how do you over come a bad stage?

Dec 28, 2011
273
2
18
36
daytona beach FL
#1
so I shot a 1 day match not long ago had an issue (no details needed) that was external to me. it REALLY pissed me off and it got in my head the next 4 or stages. so how do you guys over come that
 
Dec 20, 2017
392
320
63
#2
Just like any competition, the mental part is at least 50%. You can hit your target all day long, eyes closed. Add some pressure and a distraction or two and you can't focus on the task at hand. This is problem for the very best of every sport. Think Tiger Woods. He didn't get less skillful. The distractions destroyed him. There's too many stories of athletically capable people not getting beyond the mental and fail professionally. If it was an easy answer, it wouldn't be a problem at the highest levels. If you figure it out, bottle that shit and make a fortune. Other than that, try meditation. Removing all thoughts from your head except the task at hand.
 
Dec 28, 2011
273
2
18
36
daytona beach FL
#3
Just like any competition, the mental part is at least 50%. You can hit your target all day long, eyes closed. Add some pressure and a distraction or two and you can't focus on the task at hand. This is problem for the very best of every sport. Think Tiger Woods. He didn't get less skillful. The distractions destroyed him. There's too many stories of athletically capable people not getting beyond the mental and fail professionally. If it was an easy answer, it wouldn't be a problem at the highest levels. If you figure it out, bottle that shit and make a fortune. Other than that, try meditation. Removing all thoughts from your head except the task at hand.

I am fairly new to the sport and never really competed to a level of this. I normally am a very calm and let shit go (though very high strung) easily. I just got mad and it distracted me very badly. In looking back it was a very minimal thing to get pissed about but had never came across that issue to date. Moving forward now things I can do personally different
 
#4
Except you screwed up, understand what you did wrong, an move on. In another life I shot trap an live birds for money. At the big money shoots, one thing you could bet on was Hookers, being all over you if you played the money. An I mean all over, you. It was other shooters who would hire them an sick them on their competition. Trap is a one bird event, or one set of doubles event until the end. You lose concentration for just one second an you will miss the bird/s. After the first time of getting distracted, I made sure the wife was with me at every shoot, yep best insurance you can have shooting trap. One set of doubles cost me a new truck only once but, she did have the best tits an ass there that day! Any competition is more about concentration than an off skill during an event.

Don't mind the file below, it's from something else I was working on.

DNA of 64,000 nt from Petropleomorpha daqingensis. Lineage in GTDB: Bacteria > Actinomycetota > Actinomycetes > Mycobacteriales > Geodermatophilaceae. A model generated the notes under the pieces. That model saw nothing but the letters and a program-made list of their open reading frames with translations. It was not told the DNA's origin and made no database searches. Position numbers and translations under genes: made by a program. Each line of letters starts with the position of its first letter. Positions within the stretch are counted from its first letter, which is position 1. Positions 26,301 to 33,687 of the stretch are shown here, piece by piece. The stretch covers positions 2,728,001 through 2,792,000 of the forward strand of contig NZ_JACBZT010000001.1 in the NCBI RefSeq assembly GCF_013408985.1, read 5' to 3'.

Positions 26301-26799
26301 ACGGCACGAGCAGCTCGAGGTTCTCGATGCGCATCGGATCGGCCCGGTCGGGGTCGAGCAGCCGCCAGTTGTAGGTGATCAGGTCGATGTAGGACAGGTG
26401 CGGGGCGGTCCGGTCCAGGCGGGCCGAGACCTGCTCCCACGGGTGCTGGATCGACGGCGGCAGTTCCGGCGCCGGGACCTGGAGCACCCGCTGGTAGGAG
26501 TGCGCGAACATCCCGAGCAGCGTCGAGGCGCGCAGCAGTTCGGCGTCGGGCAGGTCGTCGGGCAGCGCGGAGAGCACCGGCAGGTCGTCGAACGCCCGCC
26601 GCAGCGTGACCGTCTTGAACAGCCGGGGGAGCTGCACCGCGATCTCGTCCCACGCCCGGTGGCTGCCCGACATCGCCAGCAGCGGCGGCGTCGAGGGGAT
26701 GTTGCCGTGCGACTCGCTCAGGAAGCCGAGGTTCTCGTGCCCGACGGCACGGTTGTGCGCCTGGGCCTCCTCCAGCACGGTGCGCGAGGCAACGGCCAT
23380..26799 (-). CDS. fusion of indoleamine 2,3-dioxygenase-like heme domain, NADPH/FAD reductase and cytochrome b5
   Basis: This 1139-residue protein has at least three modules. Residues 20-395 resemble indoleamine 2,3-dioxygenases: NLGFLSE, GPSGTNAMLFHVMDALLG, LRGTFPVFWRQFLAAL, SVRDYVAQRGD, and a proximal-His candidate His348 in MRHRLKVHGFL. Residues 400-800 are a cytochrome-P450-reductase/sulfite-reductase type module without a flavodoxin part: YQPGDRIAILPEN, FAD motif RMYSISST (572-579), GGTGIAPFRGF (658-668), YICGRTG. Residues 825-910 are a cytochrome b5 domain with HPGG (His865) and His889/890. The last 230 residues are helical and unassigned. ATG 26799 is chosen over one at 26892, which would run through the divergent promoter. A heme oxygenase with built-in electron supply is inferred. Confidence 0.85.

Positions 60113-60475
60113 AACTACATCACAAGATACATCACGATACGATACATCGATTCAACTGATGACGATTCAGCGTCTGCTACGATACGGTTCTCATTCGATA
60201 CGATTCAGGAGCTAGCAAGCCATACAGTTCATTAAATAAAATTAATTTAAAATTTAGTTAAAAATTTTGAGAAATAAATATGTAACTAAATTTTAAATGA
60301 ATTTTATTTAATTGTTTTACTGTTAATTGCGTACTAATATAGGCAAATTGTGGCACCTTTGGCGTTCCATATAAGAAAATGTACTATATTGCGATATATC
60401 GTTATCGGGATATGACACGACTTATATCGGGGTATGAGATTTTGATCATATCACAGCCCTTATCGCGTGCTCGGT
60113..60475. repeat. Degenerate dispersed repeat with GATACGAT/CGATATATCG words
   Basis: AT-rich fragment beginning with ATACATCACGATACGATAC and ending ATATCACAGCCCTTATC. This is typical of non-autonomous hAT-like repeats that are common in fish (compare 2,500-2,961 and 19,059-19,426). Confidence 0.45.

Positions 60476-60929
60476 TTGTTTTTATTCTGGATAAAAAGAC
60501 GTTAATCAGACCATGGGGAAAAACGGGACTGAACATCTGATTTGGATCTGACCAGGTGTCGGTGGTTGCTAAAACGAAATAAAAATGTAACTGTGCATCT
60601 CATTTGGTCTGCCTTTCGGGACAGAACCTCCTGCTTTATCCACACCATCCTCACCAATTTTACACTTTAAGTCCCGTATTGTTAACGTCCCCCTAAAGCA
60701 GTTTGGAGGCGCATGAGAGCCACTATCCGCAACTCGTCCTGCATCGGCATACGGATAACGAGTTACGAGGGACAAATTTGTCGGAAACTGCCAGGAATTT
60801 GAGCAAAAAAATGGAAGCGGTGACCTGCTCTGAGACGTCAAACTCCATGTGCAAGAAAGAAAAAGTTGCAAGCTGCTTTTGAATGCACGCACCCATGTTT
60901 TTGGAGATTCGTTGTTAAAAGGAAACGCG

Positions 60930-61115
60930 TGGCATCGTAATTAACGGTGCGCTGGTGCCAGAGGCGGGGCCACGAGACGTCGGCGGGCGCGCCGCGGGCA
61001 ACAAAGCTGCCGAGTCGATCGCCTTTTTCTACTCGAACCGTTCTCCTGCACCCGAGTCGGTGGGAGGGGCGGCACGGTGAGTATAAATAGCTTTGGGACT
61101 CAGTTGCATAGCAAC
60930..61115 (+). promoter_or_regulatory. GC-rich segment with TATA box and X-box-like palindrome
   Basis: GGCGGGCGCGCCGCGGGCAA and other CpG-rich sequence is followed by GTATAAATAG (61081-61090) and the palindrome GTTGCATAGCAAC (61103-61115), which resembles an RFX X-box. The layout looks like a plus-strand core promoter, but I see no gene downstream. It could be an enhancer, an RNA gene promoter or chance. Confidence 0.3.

Likes: sako.308

Dthomas3523

Blind Squirrel
Jan 31, 2018
975
278
63
South Texas
#5
I'm just getting into PRS, but I can comment on mental aspect. I'll use poker as a prime example since its basically a mental/numbers game. Kinda like shooting as its mental and its weaponized math.

You have to train yourself to emotionally detach from the outcome of each stage. Just as in poker, you have to emotionally detach and play each hand independently from your emotions.

You also need to be able to recognize if it was something you did wrong, or if it was happenstance. In poker, you may do everything right and someone gets lucky. In PRS, you might have everything dialed in perfectly and a wind gust down range hits at the worst time.

Or, you made the wrong move in poker/wrong wind read in PRS. Recognize that you did something wrong and fix it.

Each shot you take is already down range. There's nothing you can do to change it or take it back. The only thing you can do is take an objective look at what you did right and/or wrong and use it on the next shot. If you didn't do anything wrong, keep doing what you're doing. If you did something wrong, fix it.


Something that has helped me in professional life (mil/le) was some advice I can't even remember from who. When something very bad happens in life or work.......focus on the small things. Waking up on time, showering, eating a meal, a workout. Focus on the small things that you need and only on that one single thing at a time. If you fill up your mind with the small things, there's no room for the other emotions.

When something goes wrong on a stage........just focus on the small stuff. Just put all your thoughts into sight picture, trigger squeeze, breathing, etc. Focus all your energy on that and there won't be in room for the bad thoughts of the prior stage.

There's also many, many books on the mental aspect of pretty much any game or sport. It's all basically the same stuff, so pick one that you can relate to and check it out.
 

Rob01

Super Mod/Team Blaster
Staff member
Jul 9, 2001
9,268
207
63
NC
www.teamblaster.net
#6